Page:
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[ohio_text text_typo=”null”]If you are a business that truly cares about its customers, you are likely to put a lot of focus on your support services. In the digital age, you can track tens, if not hundreds, of customer support metrics. You can continuously evaluate your efficiency and acquire actionable insights by establishing and tracking your customer service KPIs. 

Measuring your performance and working strategically towards providing satisfying results to your customers is the only way to become a company that provides excellent support services

For the sake of simplicity, we are going to discuss the most important customer support metrics in this article.  


Customer Satisfaction Score | CSAT

After a ticket has been resolved, a customer satisfaction survey is usually offered to obtain feedback.

Customers’ satisfaction levels are determined by having them complete this brief survey in which they rank their whole experience on a scale. 

It could be as simple as asking them to rate their experience on a scale of one to five. 

It is recommended that you track both, the CSAT and the number of people who filled the survey form. 

You might be able to increase CSAT without putting in much more effort if you can get more people to finish the survey. Angry consumers are the most vocal. Encourage satisfied clients to participate in the survey in order to obtain a more balanced measure. 


Net Promoter Score | NPS

Measure how likely your customers are to recommend your product to others. 

We could go about asking – ‘How likely it is that you will promote Toolpill’s services to a friend on a scale of 10?’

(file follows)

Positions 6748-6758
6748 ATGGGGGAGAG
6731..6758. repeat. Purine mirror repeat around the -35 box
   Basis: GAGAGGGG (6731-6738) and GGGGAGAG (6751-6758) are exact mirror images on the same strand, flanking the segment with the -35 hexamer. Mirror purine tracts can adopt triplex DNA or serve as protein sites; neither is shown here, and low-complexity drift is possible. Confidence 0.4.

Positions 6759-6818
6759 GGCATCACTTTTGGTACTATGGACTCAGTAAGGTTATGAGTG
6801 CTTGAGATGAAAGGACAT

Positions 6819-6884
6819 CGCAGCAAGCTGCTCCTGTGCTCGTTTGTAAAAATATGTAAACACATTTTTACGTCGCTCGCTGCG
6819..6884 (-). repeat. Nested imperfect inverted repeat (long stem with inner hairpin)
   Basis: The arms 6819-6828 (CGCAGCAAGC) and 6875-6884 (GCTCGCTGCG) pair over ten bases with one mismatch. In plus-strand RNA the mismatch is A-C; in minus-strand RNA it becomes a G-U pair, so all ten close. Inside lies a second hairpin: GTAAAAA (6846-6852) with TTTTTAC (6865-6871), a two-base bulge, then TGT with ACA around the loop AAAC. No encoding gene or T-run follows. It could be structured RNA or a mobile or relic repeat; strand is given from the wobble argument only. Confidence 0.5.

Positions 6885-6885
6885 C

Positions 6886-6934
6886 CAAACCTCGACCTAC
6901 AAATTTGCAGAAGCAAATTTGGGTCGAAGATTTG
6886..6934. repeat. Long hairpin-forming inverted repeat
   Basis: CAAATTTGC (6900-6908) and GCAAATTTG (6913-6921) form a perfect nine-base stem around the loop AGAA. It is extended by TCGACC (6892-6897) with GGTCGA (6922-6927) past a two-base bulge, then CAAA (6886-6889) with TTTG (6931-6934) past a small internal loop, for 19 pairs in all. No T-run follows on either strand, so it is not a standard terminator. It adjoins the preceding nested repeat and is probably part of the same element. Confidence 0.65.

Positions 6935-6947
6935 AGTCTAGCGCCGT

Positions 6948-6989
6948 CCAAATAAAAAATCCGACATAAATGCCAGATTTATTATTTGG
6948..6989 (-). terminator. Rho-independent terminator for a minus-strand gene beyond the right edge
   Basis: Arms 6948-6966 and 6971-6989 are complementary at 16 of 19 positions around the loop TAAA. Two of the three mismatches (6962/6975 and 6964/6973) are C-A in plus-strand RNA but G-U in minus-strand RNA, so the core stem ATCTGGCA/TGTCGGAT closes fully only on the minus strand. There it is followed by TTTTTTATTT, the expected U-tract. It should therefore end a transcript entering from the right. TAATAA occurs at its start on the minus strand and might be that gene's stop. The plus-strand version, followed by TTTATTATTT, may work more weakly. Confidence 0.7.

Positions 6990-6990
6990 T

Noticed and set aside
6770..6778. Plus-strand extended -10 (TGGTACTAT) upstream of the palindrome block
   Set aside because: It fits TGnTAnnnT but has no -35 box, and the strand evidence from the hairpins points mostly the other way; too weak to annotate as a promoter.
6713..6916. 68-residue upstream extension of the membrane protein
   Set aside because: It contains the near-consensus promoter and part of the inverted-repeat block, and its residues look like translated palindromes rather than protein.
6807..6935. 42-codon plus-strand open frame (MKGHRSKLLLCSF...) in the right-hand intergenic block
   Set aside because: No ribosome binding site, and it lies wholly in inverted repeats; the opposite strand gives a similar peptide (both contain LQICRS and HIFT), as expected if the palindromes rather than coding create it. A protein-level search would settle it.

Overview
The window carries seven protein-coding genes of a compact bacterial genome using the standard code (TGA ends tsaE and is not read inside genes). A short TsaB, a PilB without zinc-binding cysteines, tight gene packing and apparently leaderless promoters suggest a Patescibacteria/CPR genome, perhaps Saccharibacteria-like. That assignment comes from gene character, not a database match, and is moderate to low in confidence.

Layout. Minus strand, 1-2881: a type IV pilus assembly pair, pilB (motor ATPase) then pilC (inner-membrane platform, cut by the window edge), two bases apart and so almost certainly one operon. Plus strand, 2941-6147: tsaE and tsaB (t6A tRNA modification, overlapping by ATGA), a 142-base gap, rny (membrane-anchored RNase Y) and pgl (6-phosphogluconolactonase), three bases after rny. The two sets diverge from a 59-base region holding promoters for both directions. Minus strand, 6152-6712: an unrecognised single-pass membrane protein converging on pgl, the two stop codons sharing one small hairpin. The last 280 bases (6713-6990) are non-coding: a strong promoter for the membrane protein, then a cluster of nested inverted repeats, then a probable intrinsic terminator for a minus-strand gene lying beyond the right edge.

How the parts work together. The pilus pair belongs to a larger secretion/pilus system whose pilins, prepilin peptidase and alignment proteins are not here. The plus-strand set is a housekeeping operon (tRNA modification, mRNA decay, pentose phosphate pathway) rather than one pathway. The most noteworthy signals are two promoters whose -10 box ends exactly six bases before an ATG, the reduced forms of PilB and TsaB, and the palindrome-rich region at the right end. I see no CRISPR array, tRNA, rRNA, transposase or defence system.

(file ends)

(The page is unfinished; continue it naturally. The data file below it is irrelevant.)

Promoters: Customers who rate 9 or 10

Passives: Customers who rate 7 or 8

Detractors: Customers who rate anything between 0 to 6 

NPS = Percentage of promoters – Percentage of detractors


Customer Retention Rate | CRR

The percentage of existing customers who stay with you after a certain amount of time is known as customer retention rate. Your customer retention rate can help you better understand what keeps consumers coming back to your business and can also indicate areas where customer service could be improved.

Customer retention rate = (Number of customers at the end of a period – Number of new customers acquired in that period)/ Number of customers at the beginning of the period. 

Suppose you have 150 customers at the beginning of the season. You found 32 new customers during the season, and by the end of it have a total of 158 customers. 

The CRR = (158-32)/150*100, which is 84% 


Customer Churn

The churn rate, also known as attrition rate, is the rate at which consumers discontinue doing business with a company after a certain amount of time has passed. The higher your churn rate, the fewer clients are willing to buy from you. The smaller your customer turnover, the more clients you’ll retain.

Customer Churn Rate = (Customers beginning of the month – Customers end of the month) / Customers beginning of the month.

Suppose you have 150 customers at the beginning of and only 136 by the end of it, 

Customer Churn Rate during the month = (150-136)/150, that is 9.33%


Ticket Backlog

This represents the total number of unresolved customer service tickets. It’s crucial to keep track of this number so you can see if your customer care team is running well and if there’s anything else you can do to handle these tickets. You should be able to filter these unresolved issues by category, allowing you to spot any areas of weakness and prioritise your next measures. 

Digital solutions like an AI bot can help significantly lower the backlog of unresolved cases


Average Ticket Resolution Time

You can calculate it by dividing the overall time spent resolving tickets over a certain time period by the total number of tickets resolved during that time period.

Instead of focusing on response time, effective support teams strive to improve resolution time. Efficient support replies are usually indicated by a short resolution time. Customers are given all of the information they require, plus more.

Now that we have discussed these metrics in detail, why don’t you get started and put data-oriented systems in place?[/ohio_text]

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